At Last years Architecture Biennale in Venice, The Spanish firm Ensamble Studio was commissioned by Kazuyo Sejima to create an installation that would be housed within, and respond to, the historic shipyards of Venice, The Arsenale.
The result was: Balancing Act. A work that closely follows the script written, followed and explored since Antón García- Abril assembled the Ensamble team in the late 1990's. Famed for their almost brutalist approach, they revel in the reduction of 'dressing' to make hero of their exposed monumental concrete I-Beams and celebrate the structure. Additionally, their exploitation of gravity through confronting our perceptions of balance, weight bearing and placement of elements both excites and challenge us from every angle.
Outside Madrid boldly stands one of their most successful constructions in this style: Hemeroscopium House.
A gargantuan residence that essentially owes it's presence to three huge cement I-Beam's, two sections of concrete storm-water channel and one twenty tonne granite stone seemingly teetering atop the entire assembly. Despite the power of the structure dominating the site visually on first viewing, the internal and external livable spaces it creates are astoundingly effective:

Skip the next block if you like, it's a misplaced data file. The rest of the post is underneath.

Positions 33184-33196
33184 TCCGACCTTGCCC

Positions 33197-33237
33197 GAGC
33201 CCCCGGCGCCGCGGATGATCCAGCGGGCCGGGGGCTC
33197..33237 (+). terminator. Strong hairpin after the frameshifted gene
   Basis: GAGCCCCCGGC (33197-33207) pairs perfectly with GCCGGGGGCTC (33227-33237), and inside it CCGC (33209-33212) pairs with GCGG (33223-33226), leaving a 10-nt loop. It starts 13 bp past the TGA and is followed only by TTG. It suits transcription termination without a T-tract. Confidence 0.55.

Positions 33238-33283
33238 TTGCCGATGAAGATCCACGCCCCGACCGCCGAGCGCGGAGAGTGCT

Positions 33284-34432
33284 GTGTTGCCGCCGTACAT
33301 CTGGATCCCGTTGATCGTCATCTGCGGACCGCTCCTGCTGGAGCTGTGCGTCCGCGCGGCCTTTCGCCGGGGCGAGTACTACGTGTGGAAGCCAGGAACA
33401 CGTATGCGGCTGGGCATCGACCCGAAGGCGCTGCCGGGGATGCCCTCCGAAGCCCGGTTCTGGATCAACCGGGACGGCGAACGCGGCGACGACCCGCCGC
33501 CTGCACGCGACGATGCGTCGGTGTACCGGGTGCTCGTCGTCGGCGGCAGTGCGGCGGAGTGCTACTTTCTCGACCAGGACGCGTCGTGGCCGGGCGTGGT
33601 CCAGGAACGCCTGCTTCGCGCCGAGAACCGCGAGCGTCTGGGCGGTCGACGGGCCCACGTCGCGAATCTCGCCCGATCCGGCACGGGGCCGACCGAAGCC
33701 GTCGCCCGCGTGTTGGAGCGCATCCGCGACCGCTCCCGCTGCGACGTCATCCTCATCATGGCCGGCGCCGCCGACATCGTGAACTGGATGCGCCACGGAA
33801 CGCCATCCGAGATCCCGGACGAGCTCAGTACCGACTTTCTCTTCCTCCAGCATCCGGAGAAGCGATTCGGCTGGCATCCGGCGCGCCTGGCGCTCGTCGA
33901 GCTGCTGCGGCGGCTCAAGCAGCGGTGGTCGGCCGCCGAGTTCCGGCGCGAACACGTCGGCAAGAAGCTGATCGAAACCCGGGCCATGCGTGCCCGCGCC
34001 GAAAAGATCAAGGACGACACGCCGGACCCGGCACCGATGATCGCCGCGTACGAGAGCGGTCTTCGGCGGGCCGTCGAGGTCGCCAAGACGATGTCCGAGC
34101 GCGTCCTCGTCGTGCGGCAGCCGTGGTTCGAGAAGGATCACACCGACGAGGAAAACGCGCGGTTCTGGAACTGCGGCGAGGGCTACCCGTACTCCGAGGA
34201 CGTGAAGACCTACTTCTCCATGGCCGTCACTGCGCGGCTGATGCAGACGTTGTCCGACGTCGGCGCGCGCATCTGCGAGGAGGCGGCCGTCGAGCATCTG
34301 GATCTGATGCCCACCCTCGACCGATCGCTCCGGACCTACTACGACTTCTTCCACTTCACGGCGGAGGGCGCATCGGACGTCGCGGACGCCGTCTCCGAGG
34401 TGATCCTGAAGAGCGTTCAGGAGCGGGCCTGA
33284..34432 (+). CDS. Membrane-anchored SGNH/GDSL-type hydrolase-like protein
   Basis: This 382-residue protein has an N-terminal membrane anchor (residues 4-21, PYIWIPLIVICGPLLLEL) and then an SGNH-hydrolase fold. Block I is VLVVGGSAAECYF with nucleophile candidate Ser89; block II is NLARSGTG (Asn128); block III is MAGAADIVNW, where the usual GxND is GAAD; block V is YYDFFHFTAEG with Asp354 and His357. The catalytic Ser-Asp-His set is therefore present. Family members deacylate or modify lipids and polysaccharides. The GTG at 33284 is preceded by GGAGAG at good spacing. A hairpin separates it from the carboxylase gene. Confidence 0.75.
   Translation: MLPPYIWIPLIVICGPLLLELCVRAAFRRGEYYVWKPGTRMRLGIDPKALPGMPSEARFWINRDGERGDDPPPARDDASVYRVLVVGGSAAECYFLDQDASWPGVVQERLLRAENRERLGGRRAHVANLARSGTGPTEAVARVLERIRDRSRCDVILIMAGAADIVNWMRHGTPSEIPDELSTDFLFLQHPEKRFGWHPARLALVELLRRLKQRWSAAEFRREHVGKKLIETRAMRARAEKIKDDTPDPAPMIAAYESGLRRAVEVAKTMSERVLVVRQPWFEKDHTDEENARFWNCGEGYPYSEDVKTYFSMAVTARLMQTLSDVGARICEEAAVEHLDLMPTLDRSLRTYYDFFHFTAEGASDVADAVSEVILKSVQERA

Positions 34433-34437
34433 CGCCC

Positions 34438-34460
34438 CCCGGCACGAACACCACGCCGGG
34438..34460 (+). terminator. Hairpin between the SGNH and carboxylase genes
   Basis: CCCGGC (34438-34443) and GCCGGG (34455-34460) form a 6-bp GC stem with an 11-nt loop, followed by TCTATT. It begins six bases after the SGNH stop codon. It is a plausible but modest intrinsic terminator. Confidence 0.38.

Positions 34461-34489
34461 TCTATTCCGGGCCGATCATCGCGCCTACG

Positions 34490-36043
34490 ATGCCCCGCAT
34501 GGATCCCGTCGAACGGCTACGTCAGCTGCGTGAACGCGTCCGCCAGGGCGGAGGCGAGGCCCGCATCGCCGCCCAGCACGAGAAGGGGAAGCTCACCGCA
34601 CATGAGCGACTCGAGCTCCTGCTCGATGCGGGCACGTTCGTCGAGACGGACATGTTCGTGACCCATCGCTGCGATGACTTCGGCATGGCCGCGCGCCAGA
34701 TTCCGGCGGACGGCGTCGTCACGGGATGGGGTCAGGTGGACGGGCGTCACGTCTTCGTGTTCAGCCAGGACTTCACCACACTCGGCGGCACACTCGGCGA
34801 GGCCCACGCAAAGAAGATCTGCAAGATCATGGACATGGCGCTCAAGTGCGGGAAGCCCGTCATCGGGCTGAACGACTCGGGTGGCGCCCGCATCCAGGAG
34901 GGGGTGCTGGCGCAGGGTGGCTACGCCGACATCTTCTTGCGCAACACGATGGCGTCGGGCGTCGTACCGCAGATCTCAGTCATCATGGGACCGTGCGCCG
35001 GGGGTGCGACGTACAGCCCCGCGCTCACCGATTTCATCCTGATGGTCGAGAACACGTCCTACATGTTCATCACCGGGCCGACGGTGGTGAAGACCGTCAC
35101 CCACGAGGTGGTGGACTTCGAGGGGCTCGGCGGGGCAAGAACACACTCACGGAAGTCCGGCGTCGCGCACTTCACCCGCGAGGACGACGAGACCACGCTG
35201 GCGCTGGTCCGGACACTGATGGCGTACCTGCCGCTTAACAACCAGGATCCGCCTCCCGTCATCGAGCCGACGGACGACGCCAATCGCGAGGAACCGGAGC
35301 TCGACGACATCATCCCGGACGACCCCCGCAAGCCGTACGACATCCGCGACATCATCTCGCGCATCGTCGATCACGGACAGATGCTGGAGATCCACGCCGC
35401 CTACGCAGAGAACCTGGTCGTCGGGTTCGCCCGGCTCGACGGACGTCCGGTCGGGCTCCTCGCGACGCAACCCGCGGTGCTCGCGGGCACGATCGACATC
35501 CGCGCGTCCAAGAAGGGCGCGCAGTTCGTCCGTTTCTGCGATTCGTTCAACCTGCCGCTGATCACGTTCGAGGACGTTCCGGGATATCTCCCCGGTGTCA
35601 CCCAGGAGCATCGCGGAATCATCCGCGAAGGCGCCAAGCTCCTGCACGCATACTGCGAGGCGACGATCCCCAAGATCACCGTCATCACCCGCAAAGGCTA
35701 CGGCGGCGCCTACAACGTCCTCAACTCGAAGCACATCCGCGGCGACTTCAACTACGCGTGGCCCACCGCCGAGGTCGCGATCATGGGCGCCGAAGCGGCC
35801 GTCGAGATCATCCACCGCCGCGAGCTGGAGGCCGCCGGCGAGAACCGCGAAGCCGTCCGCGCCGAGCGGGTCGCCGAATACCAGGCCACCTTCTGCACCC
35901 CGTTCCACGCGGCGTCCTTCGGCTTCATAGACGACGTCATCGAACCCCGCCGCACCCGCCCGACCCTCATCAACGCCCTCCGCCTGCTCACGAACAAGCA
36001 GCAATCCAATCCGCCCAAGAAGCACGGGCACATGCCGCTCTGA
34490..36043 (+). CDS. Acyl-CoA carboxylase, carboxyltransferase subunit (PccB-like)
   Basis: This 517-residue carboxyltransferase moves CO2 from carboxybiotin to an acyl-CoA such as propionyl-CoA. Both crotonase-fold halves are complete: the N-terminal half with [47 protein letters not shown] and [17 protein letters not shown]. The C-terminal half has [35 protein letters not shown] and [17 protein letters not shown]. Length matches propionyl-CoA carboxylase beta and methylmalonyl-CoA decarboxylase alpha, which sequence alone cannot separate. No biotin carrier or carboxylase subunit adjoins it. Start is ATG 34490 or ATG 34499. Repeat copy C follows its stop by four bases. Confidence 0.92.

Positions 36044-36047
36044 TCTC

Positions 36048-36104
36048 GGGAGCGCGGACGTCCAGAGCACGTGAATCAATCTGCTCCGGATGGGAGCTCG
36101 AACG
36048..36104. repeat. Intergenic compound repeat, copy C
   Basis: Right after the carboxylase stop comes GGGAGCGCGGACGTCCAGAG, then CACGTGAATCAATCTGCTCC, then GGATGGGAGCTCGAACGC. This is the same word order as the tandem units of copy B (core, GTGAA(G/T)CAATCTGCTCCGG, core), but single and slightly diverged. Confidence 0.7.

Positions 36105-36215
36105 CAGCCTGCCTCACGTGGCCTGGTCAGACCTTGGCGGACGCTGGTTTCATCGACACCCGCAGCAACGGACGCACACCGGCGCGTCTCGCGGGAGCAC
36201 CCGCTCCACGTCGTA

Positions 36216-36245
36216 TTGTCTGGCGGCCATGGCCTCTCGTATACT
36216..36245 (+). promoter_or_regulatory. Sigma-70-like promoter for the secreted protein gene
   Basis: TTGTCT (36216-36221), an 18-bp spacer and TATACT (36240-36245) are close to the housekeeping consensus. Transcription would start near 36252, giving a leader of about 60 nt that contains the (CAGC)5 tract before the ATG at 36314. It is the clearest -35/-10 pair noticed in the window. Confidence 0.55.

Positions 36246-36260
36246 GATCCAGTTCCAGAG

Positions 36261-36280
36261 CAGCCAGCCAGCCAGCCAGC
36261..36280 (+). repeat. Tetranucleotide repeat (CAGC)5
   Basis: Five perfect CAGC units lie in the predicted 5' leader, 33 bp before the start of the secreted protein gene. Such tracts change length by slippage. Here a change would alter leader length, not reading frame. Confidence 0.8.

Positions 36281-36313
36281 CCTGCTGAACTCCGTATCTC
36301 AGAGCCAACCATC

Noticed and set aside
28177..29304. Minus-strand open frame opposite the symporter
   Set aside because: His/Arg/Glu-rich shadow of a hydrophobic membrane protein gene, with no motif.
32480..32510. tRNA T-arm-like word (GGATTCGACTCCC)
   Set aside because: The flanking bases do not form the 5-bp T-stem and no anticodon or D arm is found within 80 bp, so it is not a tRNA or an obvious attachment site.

... the way this structure is set, the house becomes aerial, light, transparent, and the space kept inside flows with life.
The project was completed in 2005 after one year of complex engineering but only seven days of construction, thanks entirely to its pre-fabricated elements. Since then Ensamble have forged ahead with their unique styling on projects across Spain and currently under construction is the subterranean Cervantes Theatre in Mexico City, due for completion this year.